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Where is Poop Stored?

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Last updated date: 13th Jul 2024
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Rectum - Our Very Own Waste Dispenser

Have you ever been taught the importance of passing your poop out every single day for good gut health? Maybe yes, because the very first etiquette being taught to children is potty sitting and cleansing their body out by means of removal of their stools or poop.


Poops or stools are the waste materials that are left unabsorbed by our body after complete digestion of the food we ate. Poop, in scientific terms, is called faeces which is a word of Latin origin meaning dregs of the most wasteful or unuseful part. Poop contains around 75% water, according to a 2015 analysis.


Even though the intervals between bowel movements can differ from person to person, regular bowel movements are crucial for a healthy digestive tract. When the desire strikes, people ought to try to poop. They shouldn't put off or overly force a bowel movement because doing so can cause issues.


Poop Profile


Poop Profile 


Where is Poop Stored? 

Poops or undigested food is usually stored in the last segment of the digestive tract, which is the large intestine called the rectum which is then passed out through the anus guarded by muscular walls.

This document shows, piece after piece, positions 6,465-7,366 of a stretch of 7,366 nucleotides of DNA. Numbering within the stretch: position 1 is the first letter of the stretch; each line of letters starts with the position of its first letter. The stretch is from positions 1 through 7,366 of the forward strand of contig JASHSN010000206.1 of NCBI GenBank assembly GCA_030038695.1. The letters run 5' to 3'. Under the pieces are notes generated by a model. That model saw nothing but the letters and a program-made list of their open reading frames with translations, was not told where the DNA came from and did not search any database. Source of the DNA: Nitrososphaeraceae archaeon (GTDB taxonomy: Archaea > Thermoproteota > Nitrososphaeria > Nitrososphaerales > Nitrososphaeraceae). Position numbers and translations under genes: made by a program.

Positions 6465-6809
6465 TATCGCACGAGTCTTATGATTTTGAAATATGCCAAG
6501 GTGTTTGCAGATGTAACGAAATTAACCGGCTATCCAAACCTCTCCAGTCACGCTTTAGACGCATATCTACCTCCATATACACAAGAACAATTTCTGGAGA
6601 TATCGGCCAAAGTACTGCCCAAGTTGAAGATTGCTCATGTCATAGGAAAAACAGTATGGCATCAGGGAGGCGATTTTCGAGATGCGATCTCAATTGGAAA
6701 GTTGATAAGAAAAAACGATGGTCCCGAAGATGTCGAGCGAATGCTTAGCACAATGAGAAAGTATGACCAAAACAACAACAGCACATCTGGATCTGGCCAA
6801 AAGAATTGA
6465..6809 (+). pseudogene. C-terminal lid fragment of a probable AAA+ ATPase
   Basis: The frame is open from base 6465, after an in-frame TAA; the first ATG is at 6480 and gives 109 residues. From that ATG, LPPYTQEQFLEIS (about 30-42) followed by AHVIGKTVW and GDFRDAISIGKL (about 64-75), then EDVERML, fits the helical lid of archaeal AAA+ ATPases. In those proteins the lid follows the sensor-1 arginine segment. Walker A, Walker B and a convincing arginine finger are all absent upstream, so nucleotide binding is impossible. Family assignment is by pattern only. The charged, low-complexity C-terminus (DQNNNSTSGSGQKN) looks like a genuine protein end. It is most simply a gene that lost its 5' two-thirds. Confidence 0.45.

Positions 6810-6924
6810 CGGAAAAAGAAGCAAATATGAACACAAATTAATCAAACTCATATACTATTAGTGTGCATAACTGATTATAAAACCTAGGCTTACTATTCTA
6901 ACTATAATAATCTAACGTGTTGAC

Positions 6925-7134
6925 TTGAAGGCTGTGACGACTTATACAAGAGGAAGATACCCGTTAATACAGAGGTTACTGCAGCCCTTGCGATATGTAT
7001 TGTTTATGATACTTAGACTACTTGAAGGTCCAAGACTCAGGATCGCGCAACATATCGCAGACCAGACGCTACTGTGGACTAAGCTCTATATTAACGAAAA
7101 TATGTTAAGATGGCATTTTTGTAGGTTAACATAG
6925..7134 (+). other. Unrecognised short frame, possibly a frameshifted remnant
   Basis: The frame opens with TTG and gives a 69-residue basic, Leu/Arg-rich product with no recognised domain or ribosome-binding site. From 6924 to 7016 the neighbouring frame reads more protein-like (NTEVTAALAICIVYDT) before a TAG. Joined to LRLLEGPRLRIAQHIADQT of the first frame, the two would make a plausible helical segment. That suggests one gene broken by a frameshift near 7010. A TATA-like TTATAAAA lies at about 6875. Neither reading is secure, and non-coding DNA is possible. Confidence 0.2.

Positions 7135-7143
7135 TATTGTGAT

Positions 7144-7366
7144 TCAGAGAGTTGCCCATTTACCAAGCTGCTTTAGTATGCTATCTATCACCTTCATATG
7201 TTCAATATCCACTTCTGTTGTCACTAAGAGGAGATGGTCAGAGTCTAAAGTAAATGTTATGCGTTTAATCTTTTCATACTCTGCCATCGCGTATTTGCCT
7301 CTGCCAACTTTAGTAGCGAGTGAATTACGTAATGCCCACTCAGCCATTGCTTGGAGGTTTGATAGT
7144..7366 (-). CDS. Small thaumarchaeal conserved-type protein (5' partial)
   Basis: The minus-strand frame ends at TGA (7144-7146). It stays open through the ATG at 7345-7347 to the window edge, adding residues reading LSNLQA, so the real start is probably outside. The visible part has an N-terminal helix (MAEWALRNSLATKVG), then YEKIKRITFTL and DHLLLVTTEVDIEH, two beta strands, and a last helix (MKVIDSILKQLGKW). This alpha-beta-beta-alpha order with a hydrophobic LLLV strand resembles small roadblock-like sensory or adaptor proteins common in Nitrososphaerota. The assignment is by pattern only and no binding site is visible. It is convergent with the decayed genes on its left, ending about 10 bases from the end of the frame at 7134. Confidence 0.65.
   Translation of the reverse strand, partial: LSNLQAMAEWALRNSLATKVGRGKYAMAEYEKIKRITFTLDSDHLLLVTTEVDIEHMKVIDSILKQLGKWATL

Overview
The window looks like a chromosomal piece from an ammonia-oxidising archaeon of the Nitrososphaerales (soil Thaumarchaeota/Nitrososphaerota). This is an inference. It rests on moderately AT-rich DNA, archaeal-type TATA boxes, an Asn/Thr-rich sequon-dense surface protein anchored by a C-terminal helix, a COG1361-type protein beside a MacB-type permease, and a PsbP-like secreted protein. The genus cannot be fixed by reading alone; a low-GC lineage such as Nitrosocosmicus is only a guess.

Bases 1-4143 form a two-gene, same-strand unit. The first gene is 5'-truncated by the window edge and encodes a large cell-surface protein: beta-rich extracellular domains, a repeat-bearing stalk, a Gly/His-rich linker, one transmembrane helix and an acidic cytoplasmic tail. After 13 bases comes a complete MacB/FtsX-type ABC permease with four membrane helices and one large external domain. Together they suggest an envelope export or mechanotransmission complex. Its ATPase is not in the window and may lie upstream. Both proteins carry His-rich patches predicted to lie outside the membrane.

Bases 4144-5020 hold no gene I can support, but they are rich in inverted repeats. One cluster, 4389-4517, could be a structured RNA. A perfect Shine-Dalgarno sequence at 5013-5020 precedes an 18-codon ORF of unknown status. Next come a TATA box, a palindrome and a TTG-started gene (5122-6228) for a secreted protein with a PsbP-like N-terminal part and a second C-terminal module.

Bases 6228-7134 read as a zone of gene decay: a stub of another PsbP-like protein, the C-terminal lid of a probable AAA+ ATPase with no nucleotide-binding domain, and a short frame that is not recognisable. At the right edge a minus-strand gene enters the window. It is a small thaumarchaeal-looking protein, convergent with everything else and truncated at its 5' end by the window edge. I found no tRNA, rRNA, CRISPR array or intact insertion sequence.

Poop or the waste left at last after digestion is passed through the colon by means of peristalsis (the muscular movement of the alimentary canal), firstly in a liquid state and then is solidified till it reaches the rectum. 


As the poop passes through the colon, water is removed from it which means that the poop gets concentrated while it travels down our digestive tract. This Poop or the stools are stored in the colon until a "mass movement" empties it into the rectum and is removed through the anus once or twice a day. It generally takes about 34-36 hours for the poop to get through the colon. The poop mostly consists of food debris and some bacteria which are present in the duct and help in digestion.


These bacteria are called “good” bacteria and perform various useful functions inside the body, such as synthesis of various vitamins, processing of waste products and food particles, and also providing protection against harmful disease-causing bacteria.


Large Intestine


Location of the Rectum in the Large Intestine 


The anal opening is guarded by sphincter muscles that are important for control. The internal sphincter is mostly closed till the time poop enters the rectum. This prevents us from pooping involuntarily or without any control. Whereas the external sphincter allows us to control our faeces till we reach the bathroom.


In addition to this mechanism, passing of stools is controlled by the nervous system too. The nerves attached to the walls of the rectum send impulses to the brain, and then the brain causes contraction, due to which poop is finally passed out on the other hand when the pressure on the walls of the rectum is removed it sends a positive feedback to the brain and the nervous system and the sphincters relax.


This was about how and where the poop is stored and travels before it gets flushed out. Now let's take a look at the various kinds of poops one may face during their lifetime and what they specify. 


Every Poop is Different (Poop Profile)

A normal poop should be of a firm yet soft consistency, brown in colour and a couple of inches in length. Poops may vary in colour (brown, green, yellow, red) or can also be different in consistency. Any variation from normal can be an indicator of any disease or digestive problems. The various kinds of poops are as follows.